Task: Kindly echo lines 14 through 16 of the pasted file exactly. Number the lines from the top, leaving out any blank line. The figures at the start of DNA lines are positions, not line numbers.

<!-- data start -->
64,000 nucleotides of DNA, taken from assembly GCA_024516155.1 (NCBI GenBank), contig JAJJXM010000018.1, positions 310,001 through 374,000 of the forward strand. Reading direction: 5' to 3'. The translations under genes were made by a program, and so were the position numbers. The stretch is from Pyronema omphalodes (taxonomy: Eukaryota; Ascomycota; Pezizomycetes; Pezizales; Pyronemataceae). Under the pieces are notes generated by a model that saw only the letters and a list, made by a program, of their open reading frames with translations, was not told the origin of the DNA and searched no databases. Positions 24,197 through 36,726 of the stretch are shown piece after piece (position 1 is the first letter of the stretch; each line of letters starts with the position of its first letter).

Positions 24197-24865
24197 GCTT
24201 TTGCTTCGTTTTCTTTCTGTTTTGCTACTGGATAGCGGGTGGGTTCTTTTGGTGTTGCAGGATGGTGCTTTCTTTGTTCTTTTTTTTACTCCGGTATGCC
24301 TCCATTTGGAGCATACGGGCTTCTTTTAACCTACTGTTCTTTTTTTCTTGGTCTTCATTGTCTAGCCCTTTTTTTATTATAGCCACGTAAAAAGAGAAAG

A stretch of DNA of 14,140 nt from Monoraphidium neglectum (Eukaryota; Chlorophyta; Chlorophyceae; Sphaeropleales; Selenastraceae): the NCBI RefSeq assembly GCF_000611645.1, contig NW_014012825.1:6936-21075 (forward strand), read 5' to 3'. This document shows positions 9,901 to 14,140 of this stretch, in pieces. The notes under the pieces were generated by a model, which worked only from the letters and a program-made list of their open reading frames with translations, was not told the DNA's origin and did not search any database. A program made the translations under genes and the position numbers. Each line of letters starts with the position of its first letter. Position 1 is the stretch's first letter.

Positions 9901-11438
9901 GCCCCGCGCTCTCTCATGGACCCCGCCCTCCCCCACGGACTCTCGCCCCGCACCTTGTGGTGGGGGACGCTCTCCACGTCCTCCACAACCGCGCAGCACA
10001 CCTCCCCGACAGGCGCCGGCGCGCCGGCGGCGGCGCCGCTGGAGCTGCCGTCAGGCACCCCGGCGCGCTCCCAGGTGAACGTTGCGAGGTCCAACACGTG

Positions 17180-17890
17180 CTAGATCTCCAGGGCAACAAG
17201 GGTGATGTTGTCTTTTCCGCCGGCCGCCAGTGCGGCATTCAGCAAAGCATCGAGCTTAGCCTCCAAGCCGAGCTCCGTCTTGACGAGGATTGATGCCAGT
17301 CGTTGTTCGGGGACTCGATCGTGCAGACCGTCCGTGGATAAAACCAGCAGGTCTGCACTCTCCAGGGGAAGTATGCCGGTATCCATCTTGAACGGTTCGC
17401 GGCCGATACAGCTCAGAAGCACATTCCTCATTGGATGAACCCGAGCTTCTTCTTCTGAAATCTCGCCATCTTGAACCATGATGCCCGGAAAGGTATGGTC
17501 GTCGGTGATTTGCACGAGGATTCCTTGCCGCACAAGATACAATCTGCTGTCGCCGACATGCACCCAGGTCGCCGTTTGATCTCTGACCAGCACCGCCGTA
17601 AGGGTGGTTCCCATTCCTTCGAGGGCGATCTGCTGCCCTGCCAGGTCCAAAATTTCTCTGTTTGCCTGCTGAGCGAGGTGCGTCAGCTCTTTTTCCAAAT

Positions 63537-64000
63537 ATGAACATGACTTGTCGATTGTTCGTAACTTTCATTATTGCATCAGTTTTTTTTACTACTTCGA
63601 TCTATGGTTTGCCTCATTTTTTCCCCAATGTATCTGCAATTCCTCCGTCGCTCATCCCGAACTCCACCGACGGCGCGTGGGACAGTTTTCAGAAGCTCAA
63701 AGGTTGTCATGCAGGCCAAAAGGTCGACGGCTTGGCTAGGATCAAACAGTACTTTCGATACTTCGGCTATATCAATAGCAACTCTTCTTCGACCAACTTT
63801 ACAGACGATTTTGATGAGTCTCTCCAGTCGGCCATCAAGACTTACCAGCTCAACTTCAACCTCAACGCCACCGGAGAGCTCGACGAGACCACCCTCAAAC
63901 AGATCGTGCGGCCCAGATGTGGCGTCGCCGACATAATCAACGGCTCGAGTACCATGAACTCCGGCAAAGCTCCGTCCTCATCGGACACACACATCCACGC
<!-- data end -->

17401 GGCCGATACAGCTCAGAAGCACATTCCTCATTGGATGAACCCGAGCTTCTTCTTCTGAAATCTCGCCATCTTGAACCATGATGCCCGGAAAGGTATGGTC
17501 GTCGGTGATTTGCACGAGGATTCCTTGCCGCACAAGATACAATCTGCTGTCGCCGACATGCACCCAGGTCGCCGTTTGATCTCTGACCAGCACCGCCGTA
17601 AGGGTGGTTCCCATTCCTTCGAGGGCGATCTGCTGCCCTGCCAGGTCCAAAATTTCTCTGTTTGCCTGCTGAGCGAGGTGCGTCAGCTCTTTTTCCAAAT